Believing or not believing Joe Biden has very little to do with him. The context in which some are professing support and “belief” and others are expressing their rage and frustration matters. That context is the patriarchal and racist institutions of which he, and we, are products. That context pushes women to comply and be obedient, and punishes us when we aren’t.
It’s in this context that an undue burden is being placed on women, both white women who prop up the patriarchy in their own self-interest, and women of color, who have worked to make our institutions more equitable and accountable. Institutional white male supremacy pervades our economy, our democracy, the media. It allows each of these institutions to leave the fundamental humanity and agency of women in the garbage pail of history.
I have been a Democrat from the day I first became a citizen in 2000. And in my early days as a political novice, I was a true believer. Over time, I also became one of the Democratic elite, you could say. I participate in the pageantry of conventions and debates, and I emphatically support Democratic women of color. But I appreciate now that the party is also a product of our society, that it is deeply flawed and a victim of its own success. The more reliable its base of Black women and other voters of color, the more it takes us for granted. The more we show up, the less it matters how they nurture and respond to us.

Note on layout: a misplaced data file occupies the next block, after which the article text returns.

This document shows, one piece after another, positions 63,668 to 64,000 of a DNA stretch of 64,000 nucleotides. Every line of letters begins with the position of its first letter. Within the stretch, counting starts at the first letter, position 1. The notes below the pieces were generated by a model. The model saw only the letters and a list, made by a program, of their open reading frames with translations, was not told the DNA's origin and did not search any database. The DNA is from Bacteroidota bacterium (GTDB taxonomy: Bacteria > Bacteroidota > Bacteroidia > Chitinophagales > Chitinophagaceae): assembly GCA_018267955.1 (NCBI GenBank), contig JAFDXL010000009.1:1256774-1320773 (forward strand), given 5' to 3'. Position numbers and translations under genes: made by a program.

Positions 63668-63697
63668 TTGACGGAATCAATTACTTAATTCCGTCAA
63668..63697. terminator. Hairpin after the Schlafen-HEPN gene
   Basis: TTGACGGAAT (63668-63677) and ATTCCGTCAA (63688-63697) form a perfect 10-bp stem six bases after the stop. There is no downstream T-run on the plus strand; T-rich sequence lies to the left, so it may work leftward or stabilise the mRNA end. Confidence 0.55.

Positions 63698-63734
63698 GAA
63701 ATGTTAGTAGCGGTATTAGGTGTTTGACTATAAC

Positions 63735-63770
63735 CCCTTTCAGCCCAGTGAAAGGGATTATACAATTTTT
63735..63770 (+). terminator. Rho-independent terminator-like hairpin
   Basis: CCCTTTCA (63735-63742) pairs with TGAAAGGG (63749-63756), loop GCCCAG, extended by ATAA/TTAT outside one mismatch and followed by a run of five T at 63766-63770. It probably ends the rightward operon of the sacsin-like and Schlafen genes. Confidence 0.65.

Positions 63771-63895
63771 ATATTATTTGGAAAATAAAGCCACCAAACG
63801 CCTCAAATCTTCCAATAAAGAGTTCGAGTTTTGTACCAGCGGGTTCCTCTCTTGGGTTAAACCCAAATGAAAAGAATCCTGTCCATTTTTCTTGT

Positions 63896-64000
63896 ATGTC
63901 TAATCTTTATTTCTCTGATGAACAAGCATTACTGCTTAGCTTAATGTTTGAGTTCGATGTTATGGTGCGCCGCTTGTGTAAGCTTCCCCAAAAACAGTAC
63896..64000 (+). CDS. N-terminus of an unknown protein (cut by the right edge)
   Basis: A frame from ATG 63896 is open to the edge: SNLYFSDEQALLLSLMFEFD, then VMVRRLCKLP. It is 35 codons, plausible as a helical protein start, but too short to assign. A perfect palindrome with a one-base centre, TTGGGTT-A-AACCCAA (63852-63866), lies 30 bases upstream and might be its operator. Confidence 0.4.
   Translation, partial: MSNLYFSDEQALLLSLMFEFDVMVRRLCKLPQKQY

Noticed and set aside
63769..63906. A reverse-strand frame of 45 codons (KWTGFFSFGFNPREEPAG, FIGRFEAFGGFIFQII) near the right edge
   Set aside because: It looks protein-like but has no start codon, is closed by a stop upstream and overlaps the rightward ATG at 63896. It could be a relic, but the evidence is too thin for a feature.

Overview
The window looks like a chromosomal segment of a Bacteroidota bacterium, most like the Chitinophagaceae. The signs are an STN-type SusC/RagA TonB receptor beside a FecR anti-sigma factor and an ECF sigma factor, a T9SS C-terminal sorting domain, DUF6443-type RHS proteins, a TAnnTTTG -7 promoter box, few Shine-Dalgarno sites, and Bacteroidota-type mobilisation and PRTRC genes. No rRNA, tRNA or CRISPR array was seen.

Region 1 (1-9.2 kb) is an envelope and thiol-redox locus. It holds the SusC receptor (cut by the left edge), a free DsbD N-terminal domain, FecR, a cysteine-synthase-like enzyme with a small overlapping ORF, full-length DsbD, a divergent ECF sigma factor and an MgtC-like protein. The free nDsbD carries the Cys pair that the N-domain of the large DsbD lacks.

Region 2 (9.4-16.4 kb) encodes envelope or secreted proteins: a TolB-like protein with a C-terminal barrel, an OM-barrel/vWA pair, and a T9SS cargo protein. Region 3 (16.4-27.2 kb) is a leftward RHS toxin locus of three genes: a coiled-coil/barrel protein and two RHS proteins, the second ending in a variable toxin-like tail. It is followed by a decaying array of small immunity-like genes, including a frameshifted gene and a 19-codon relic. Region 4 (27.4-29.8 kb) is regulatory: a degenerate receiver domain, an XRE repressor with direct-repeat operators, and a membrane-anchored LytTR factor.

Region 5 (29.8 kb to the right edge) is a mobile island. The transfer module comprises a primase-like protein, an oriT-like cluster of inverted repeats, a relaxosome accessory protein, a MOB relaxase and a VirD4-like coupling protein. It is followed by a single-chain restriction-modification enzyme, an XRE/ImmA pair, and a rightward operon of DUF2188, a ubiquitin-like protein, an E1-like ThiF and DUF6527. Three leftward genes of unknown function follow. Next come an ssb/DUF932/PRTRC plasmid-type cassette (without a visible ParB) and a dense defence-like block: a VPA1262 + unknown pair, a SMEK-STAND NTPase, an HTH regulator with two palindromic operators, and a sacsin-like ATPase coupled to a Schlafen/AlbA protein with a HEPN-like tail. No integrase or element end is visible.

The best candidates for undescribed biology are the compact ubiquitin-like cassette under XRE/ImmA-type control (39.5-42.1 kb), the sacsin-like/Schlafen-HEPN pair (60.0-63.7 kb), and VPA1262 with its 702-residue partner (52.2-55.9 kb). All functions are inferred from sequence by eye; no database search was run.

What we have now is a Democratic party whose desire to gain control over the Presidency, keep the House and maybe flip the Senate transcends all else. It transcends allegations of sexual harassment, it transcends potential senility, it transcends a troubled record on race and gender. And perhaps most importantly, it devalues its base because it knows we don’t have an alternative. Joe Biden will not save us, but Donald Trump will destroy us.
Biden has pledged that he will choose a woman as his running mate. And women are auditioning to be his Vice President. Some of us are angry that he’s not being held accountable, for Tara Reade, Anita Hill. Some of us are more forgiving. But it’s not him we forgive. It’s the institutions that bred him, the ones we want to be accepted by and into. We are engaging in the appropriate performative response — preserving ourselves by believing in the process. A…